Looking good, if not rosy

- Advertisement -

Food prices rose slowly and regularly between 2002 and 2006. But late in 2006, they exploded, causing a rise in the Food and Agricultural Organisation (FAO’s) Food Price Index from 120,2 in June 2006 to 213,5 in June 2008 – a 92% increase in just two years.

Prices then dropped and the index reached a low of 140 in March 2009. Prices didn’t stay depressed for very long – they rose to 197 by October 2010, the highest level since June 2008. Current food prices are still 8% below the 2008 peak.

Global outlook for the next decade
The annual Agricultural Outlook published by the FAO and the Organisation for Economic Co-operation and Development contains expert input from both organisations for a global outlook for the next decade. Their analysis of the underlying drivers of agricultural markets provides important information for policy specialists – and for farmers who have to do their own long-term planning to position themselves strategically.

The 2010 to 2019 Outlook assumes that the world economy is in a recovery phase, albeit with uncertain growth, especially in developed countries. By contrast, rapid growth is expected in developing countries. They expect a slight drop in population growth rates to 1,1% per year compared to 1,2% in the previous decade. There should still be higher growth in developing countries, with Africa’s population growing at 2% per year. Inflation should stay low at about 2%, but it will be higher in developing countries.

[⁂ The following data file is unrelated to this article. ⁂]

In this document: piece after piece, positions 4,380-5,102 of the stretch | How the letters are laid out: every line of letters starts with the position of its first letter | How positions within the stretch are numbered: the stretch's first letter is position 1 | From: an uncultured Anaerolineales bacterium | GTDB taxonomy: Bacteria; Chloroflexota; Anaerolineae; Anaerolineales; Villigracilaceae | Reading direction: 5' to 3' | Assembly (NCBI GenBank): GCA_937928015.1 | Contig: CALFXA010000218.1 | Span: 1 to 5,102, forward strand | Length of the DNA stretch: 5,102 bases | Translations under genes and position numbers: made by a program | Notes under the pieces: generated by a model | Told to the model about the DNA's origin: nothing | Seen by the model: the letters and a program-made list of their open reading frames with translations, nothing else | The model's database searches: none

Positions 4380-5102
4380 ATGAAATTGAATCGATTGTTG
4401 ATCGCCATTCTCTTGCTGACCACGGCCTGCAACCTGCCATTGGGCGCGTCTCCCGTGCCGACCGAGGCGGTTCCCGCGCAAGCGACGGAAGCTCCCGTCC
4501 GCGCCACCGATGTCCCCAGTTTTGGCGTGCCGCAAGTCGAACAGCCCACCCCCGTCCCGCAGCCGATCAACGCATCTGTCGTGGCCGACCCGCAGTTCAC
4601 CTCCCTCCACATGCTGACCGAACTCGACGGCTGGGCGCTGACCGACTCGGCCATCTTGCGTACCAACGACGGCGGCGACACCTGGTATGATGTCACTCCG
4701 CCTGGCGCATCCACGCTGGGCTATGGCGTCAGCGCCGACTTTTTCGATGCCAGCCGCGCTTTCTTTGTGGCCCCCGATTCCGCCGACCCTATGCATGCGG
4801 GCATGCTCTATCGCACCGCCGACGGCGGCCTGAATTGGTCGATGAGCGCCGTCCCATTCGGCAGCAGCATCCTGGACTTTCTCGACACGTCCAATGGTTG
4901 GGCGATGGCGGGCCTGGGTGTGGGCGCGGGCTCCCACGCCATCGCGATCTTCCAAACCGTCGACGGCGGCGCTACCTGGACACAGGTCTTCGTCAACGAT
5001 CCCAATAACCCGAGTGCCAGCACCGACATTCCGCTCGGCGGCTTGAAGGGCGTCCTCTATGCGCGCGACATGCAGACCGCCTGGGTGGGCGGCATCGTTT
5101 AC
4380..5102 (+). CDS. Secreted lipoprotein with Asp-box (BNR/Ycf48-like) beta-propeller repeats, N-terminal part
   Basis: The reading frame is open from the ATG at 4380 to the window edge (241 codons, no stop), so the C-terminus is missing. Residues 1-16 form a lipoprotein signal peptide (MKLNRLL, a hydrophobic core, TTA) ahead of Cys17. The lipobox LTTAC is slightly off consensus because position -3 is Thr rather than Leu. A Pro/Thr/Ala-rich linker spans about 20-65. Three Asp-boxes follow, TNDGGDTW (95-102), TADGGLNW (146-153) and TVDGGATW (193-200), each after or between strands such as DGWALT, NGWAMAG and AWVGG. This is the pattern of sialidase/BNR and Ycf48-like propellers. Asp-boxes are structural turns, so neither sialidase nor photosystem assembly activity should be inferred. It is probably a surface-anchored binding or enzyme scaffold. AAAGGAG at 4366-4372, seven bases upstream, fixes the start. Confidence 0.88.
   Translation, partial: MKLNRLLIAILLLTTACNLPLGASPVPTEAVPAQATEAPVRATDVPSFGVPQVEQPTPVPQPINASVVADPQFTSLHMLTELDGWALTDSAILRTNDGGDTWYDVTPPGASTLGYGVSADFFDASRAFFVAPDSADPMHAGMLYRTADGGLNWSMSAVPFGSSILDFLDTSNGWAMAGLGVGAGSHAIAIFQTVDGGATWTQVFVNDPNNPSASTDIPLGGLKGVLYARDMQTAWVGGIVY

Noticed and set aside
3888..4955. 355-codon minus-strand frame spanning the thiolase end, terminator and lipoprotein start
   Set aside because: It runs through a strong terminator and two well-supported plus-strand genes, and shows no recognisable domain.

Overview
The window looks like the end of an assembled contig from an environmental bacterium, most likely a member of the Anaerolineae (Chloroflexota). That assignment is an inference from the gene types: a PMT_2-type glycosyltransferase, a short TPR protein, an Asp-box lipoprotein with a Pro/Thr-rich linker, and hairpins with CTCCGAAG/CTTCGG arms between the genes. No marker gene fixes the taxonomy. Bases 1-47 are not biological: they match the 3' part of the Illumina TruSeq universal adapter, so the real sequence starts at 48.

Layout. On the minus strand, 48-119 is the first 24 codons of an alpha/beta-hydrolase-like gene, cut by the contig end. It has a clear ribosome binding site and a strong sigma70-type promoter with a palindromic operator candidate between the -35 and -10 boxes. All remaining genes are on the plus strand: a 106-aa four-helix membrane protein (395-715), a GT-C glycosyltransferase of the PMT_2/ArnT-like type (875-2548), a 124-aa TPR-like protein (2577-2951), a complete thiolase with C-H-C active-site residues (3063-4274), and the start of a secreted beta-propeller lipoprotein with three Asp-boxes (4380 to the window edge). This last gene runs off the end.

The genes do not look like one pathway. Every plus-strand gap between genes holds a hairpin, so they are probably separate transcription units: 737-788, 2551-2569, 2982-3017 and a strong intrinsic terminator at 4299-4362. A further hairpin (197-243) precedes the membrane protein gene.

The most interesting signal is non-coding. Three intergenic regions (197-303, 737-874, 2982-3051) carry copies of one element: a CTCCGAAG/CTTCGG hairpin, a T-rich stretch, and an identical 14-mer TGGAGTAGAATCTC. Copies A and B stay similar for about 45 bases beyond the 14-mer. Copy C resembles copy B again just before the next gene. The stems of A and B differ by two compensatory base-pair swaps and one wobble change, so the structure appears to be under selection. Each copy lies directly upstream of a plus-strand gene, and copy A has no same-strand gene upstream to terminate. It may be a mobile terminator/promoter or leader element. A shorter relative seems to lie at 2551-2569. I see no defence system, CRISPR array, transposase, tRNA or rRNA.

Agricultural commodity markets are increasingly driven by developing countries, who’s higher incomes and population growth have created huge markets. Economic development has also, in some countries, resulted in a slow growth of domestic production capacity. There should be positive growth in world production of major food products.

World consumption of agricultural products is also dominated by emerging economies. Rising per capita income, population growth and continuing urbanisation, causes changes in eating habits and diet, with a move away from stable foods and grains to more processed and prepared food products and convenience foods. As growing income results in food becoming a less important part of total household budgets in developing countries, this will also cause less price-sensitive demand.

Demand growth in developed countries will be slower. The developed world’s population is aging and concerns about health and diet issues will drive the composition of total demand.World commodity prices should stay at high levels. World prices, except for sugar, have calmed down a lot since the volatile 2006 to 2008 period. Larger supplies and weak demand in the aftermath of the global recession have depressed prices.

The global economic situation has improved. Stronger demand, with the anticipated return to higher economic growth, should outpace production growth and ensure that prices stay above the 2000 to 2006 average level.
The impact of these more favourable prices on South African farmers will depend on the rand exchange rate against international currencies like the dollar, euro and pound.

The FAO expects a strengthening in the value of the US dollar compared to other currencies. Current dollar weakness has resulted in a stronger rand. But with US inflation at very low levels and little chance of South African inflation moving below the 3% lower band, in the longer term, the rand should weaken against the dollar.


- Advertisement -